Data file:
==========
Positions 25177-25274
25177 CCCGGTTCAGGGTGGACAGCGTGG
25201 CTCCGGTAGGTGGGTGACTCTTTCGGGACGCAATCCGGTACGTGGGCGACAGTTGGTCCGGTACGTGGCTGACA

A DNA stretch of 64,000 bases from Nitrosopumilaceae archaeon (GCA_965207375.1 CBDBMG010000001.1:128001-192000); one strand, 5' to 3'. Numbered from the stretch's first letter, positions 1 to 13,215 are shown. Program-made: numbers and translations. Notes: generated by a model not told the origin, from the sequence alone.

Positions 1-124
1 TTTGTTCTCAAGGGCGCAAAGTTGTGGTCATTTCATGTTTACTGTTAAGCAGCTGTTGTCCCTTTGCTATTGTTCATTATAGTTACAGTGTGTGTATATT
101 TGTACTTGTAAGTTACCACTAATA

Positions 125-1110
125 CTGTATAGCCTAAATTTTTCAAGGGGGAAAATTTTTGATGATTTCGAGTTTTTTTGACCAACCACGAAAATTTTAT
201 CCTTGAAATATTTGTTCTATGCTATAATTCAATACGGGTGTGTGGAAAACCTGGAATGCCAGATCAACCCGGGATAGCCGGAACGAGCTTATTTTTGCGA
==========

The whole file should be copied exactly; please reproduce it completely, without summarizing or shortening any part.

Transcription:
Positions 25177-25274
25177 CCCGGTTCAGGGTGGACAGCGTGG
25201 CTCCGGTAGGTGGGTGACTCTTTCGGGACGCAATCCGGTACGTGGGCGACAGTTGGTCCGGTACGTGGCTGACA

A DNA stretch of 64,000 bases from Nitrosopumilaceae archaeon (GCA_965207375.1 CBDBMG010000001.1:128001-192000); one strand, 5' to 3'. Numbered from the stretch's first letter, positions 1 to 13,215 are shown. Program-made: numbers and translations. Notes: generated by a model not told the origin, from the sequence alone.

Positions 1-124
1 TTTGTTCTCAAGGGCGCAAAGTTGTGGTCATTTCATGTTTACTGTTAAGCAGCTGTTGTCCCTTTGCTATTGTTCATTATAGTTACAGTGTGTGTATATT
101 TGTACTTGTAAGTTACCACTAATA

Positions 125-1110
125 CTGTATAGCCTAAATTTTTCAAGGGGGAAAATTTTTGATGATTTCGAGTTTTTTTGACCAACCACGAAAATTTTAT
201 CCTTGAAATATTTGTTCTATGCTATAATTCAATACGGGTGTGTGGAAAACCTGGAATGCCAGATCAACCCGGGATAGCCGGAACGAGCTTATTTTTGCGA